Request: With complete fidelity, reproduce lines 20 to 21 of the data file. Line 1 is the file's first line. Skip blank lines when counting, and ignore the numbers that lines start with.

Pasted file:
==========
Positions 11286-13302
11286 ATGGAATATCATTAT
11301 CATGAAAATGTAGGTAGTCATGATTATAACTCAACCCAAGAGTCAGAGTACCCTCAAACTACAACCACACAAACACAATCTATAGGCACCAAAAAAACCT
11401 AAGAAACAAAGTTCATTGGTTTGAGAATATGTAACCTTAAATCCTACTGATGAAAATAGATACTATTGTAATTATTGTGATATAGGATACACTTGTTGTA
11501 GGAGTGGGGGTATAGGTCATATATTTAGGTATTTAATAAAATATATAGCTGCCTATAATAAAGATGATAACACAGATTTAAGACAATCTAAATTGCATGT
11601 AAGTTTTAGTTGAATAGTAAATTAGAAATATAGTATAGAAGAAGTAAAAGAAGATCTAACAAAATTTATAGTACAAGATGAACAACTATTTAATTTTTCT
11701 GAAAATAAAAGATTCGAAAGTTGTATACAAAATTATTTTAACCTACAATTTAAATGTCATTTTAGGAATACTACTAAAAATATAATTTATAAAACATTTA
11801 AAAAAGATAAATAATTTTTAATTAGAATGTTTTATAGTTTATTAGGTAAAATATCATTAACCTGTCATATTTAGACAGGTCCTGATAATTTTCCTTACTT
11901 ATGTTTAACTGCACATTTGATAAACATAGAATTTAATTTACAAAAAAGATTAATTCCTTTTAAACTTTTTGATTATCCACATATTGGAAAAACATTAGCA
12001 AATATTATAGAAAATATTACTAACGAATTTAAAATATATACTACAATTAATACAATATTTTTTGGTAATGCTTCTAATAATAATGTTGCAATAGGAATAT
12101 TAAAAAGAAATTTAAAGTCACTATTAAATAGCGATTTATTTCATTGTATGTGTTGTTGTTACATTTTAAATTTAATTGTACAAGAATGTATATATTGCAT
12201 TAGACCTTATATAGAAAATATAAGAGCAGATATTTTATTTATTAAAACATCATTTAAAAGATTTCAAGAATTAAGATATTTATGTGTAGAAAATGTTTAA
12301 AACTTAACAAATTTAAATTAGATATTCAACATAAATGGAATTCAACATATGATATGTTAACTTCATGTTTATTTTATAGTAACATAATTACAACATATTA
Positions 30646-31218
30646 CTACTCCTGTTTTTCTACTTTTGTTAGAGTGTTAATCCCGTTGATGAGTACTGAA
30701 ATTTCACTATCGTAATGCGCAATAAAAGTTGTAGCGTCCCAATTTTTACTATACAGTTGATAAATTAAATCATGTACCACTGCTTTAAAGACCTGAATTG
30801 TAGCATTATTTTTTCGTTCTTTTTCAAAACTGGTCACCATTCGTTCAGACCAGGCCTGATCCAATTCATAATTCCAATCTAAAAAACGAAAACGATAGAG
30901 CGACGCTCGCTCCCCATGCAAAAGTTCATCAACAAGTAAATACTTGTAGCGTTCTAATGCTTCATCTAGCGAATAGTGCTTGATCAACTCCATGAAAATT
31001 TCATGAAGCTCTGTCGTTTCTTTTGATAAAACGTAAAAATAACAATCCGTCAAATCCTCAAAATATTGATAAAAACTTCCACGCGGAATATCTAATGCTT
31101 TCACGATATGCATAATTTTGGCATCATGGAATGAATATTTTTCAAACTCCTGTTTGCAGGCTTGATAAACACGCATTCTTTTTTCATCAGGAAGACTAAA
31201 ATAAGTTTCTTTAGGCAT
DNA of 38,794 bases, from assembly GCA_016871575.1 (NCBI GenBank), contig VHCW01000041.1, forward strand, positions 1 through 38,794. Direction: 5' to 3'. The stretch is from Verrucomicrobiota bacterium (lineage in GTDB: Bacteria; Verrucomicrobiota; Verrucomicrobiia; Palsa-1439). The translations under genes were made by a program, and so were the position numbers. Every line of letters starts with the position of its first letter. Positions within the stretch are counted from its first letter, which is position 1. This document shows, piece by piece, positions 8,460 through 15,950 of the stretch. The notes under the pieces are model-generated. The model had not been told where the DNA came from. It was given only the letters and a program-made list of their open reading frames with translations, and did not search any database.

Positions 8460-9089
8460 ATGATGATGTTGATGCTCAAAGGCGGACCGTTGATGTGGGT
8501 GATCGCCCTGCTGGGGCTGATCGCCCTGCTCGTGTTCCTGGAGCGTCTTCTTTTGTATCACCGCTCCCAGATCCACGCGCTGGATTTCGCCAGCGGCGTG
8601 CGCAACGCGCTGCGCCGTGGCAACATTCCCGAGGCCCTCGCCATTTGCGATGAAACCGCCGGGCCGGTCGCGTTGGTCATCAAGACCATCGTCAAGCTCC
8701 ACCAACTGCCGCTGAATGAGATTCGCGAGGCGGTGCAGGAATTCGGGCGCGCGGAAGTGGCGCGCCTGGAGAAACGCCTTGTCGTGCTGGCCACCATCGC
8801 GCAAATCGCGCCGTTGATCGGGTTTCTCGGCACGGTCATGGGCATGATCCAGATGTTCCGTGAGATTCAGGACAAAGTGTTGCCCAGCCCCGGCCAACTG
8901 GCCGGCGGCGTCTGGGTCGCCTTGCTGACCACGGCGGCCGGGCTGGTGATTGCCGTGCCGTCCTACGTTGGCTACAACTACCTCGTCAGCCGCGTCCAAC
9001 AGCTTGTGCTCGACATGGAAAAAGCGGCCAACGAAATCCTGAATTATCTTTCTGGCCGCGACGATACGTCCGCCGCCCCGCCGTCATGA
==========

31101 TCACGATATGCATAATTTTGGCATCATGGAATGAATATTTTTCAAACTCCTGTTTGCAGGCTTGATAAACACGCATTCTTTTTTCATCAGGAAGACTAAA
31201 ATAAGTTTCTTTAGGCAT